Gary Stern, veteran education writer in the Lower Hudson Valley, has an insightful well-informed understanding of the New York opt out movement. He knows why it started and why it continues: parents want real changes, not promises of change.



In contrast, Rupert Murdoch’s New York Post ridicules the parents as crybabies who refuse to accept that their children are not so smart after all (shades of Arne Duncan!).


Stern writes that the State Education Department imposed the new standards and tests without adequate preparation. The result was distrust and opt out.



“The state should have anticipated this year’s high opt-out rates (in some places, even higher than last year when 20 percent of kids statewide sat out exams). We had Gov. Andrew Cuomo, who once passed himself off as the state’s “lobbyist for the students,” bashing the tests and calling them largely meaningless. We saw the election of a new Board of Regents Chancellor, Betty Rosa, who said she would opt out her own kids if they were still of school age. Plus, there has been so much upheaval during the past year or two — reviews of and revisions to education policies that few understood — that only wonks and activist-types could possibly keep up.
The flipflopping, the unknowns and the promises of future change made the whole thing reek of politics. The continued mess further frustrated those parents keenly watching the process, and likely overwhelmed many others. Why not opt out until things settle down in a year or two?



“Here’s what we need to see before we can anticipate an opt-in movement:



*New York standards. Revisions to the Common Core are underway, and must reflect what the state’s educators want. Rosa, the Board of Regents and Elia will have to explain and sell the changes they endorse, likely to be a difficult task.

*Clear goals. It’s not enough to chant that students must be “college and career ready.” It’s time to explain where our benchmarks come from.

*Better state tests. Elia has promised to cut the ELA and math assessments from three days to two, and to involve New York educators in the development of questions. The tests need to reflect what kids are learning, not the other way around.

*Useable or formative test data. We need test results that can be used to improve instruction, not merely to conclude whether students hit targets. Elia has pledged to release all future test questions and to produce results earlier, so teachers can address kids’ academic needs quickly.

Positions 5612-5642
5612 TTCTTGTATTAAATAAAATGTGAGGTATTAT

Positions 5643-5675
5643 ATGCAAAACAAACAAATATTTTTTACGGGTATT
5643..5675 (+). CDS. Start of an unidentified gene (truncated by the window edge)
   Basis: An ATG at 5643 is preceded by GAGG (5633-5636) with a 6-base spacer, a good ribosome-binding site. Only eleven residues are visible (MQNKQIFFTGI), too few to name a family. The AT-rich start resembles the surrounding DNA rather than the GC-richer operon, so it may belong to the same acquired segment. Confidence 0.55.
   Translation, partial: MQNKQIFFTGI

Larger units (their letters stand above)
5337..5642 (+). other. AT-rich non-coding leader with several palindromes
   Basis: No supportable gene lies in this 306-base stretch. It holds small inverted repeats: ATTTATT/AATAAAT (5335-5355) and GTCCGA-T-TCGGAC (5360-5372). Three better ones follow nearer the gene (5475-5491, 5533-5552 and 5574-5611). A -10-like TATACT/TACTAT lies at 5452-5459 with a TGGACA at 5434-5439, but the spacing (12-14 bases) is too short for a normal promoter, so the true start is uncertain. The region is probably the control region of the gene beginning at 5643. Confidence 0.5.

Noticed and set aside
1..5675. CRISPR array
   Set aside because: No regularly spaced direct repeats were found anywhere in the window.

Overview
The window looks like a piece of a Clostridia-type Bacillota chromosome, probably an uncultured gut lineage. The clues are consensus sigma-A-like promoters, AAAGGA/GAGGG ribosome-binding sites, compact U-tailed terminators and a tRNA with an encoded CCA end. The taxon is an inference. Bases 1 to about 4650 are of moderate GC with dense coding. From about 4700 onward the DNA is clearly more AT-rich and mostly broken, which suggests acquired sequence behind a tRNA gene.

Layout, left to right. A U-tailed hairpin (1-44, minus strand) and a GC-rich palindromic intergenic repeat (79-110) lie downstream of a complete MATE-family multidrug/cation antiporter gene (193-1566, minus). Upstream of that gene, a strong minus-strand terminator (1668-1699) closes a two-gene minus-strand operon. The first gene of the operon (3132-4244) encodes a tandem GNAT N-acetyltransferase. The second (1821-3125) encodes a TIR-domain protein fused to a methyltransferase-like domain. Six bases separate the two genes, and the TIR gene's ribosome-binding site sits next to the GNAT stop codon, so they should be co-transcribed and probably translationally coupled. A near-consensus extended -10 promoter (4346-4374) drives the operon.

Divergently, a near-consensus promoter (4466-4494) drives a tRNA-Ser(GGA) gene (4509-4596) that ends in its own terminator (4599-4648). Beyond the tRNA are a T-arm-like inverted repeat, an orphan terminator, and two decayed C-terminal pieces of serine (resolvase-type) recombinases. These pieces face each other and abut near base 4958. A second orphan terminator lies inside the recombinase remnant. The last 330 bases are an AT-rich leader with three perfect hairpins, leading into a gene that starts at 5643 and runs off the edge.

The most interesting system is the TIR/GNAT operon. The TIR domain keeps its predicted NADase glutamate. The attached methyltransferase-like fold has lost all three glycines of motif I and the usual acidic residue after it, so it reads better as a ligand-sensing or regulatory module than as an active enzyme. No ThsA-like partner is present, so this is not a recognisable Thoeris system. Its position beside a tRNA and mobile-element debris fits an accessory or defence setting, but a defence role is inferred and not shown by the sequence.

*A review of testing and graduation requirements for special-education students. Many parents and educators believe that students with disabilities have fared worst of all during the reform era.

*A complete rewrite of the state’s loathed teacher- and principal-evaluation system. Elia agrees that it was designed to punish teachers. She has vowed to involve educators in rewriting it. But Elia and Rosa may have to take on Cuomo, who changed his tune on other education matters, but seems committed to the failed evaluation model he championed.

“The opt-out movement was created and energized by ordinary, well-meaning parents. It wasn’t the teachers’ unions, who jumped on the bandwagon late. And please don’t accept the stereotype of clueless, selfish suburban parents who refuse to accept their kids’ low test scores or worry their special snowflakes’ psyches would be damaged by rigor. Or that suburbanites don’t care about holding under-achieving urban schools accountable. It’s an offensive, cartoonish narrative that sells parents way short.

“Parents build strong connections with their local schools. When the teachers they know and the principals they trust were becoming demoralized by state directives, moms and dads started paying attention. Many didn’t like what they saw.



“New York’s “reform” agenda was dropped out of the sky by state officials, eager for the federal dollars attached, who were so convinced that they were right that they didn’t bother to prepare parents for what was coming….



“Former state Education Commissioner John King dismissed parents’ concerns, and former Regents Chancellor Merryl Tisch could not seem to grasp them….

“The state will need to sell its changes — new standards, new tests and (please!) a new evaluation system. But it can’t expect parents to buy only promises of change. Some will need to see it before they send their kids into testing rooms again.”